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Walrus - Graph Visualization Tool

Walrus - Graph Visualization Tool
Source Code Available The source code to Walrus is now available under the GNU GPL. You may download the source code below. Description Walrus is a tool for interactively visualizing large directed graphs in three-dimensional space. Walrus computes its layout based on a user-supplied spanning tree. Walrus uses 3D hyperbolic geometry to display graphs under a fisheye-like distortion. Walrus is being developed by Young Hyun at CAIDA. Applicability Please note that Walrus currently has the following requirements, restrictions, or limitations which may render it unsuitable for a given problem domain or dataset: Only directed graphs are supported.Only connected graphs with reachable nodes are supported. Galleries The following galleries show graphs of various sizes and complexity. Implemented Features Features Under Consideration more options for coloring objects (such as with a perceptually uniform colorscale)filtering and other interactive processing Requirements Download Changes References

Revised Graphic Organizers Make Mapping Out Ideas Easy—and Savable! Join us on Facebook to get the latest news and updates. Become a Fan ReadWriteThink couldn't publish all of this great content without literacy experts to write and review for us. More Home › About Us › News News | August 17, 2011 Recently revised, three online interactive graphic organizers help students map out their writing ideas or organize information they have learned. Try the new save capability with your students using any one of these interactive mapping tools. Students often have trouble getting started when asked to write an essay. You can’t compare apples to oranges. Still need some convincing? For a short tutorial on how to use the new save capability in select Student Interactives, see ReadWriteThink ReView: Saving Work With the Student Interactives.

D veloppement avanc avec Eclipse Zest Dans l'article précédent, Introduction à ZestIntroduction à Zest, nous avons vu comment construire un graphe, que ce soit à partir d'un modèle en utilisant les mêmes mécanismes que JFace, ou directement en créant nœuds et branches. Cet article reprend l'exemple de l'article précédent, et se propose de montrer comment enrichir le graphe de diverses manières : soit par le biais de styles personnalisés, de menus contextuels, ou encore par la mise en place d'un zoom, ou de layouts différents. Ce tutoriel suppose que vous disposiez des connaissances de base sur les technologies suivantes : Par ailleurs, nous repartons sur le graphe orienté "branches" de l'article d'introduction, contenu dans la vue "LinkView". Les sources sont disponibles ici (FTP)src-intro-ftp ou ici (HTTP)src-intro-http. La boîte à outils Zest possède plusieurs algorithmes d'agencement pour un graphe, qui modifient la disposition initiale du graphe lors de sa construction. LinkGraphView.java Sélectionnez OpenRoadAction.java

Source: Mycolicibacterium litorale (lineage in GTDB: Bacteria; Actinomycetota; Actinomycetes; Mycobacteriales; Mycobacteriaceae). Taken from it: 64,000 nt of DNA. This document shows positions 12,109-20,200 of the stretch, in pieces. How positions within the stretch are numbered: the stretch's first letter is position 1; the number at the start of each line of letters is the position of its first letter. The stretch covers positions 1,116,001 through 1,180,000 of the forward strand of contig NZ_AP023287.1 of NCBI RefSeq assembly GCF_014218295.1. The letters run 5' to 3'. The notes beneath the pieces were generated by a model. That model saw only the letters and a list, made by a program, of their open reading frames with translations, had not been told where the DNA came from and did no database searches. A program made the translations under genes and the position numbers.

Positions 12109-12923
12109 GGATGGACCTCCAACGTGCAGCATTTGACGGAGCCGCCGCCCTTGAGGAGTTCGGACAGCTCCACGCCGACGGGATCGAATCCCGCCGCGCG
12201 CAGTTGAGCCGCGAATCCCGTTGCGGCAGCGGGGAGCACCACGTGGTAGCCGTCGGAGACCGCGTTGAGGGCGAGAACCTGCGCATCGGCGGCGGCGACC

Introduction to Circos, Features and Uses // CIRCOS Circular Genome Data Visualization The LibSea Graph File Format and Java Graph Library Source Code / Download The source code to LibSea is available under the GNU Lesser GPL. You may download LibSea from either libsea-0.1-src.tar.gz or libsea-0.1-src.zip. A precompiled jar file is distributed with the Walrus graph visualization tool. About the LibSea Graph File Format The LibSea file format allows you to specify the topology of directed graphs using nodes, links, and paths (paths are sequences of links)attach data to nodes, links, and paths in a flexible mannerimplement application-specific conventions and semantics Users can attach data to topological elements (nodes, links, and paths) using attributes. LibSea graph files can also contain qualifiers. For example, there is no direct method of specifying a spanning tree in a LibSea graph file, but this can be easily accomplished with a qualifier. LibSea Java Graph Library It is relatively easy to design a data structure that can compactly represent the topology of graphs, even graphs with millions of nodes. Applicability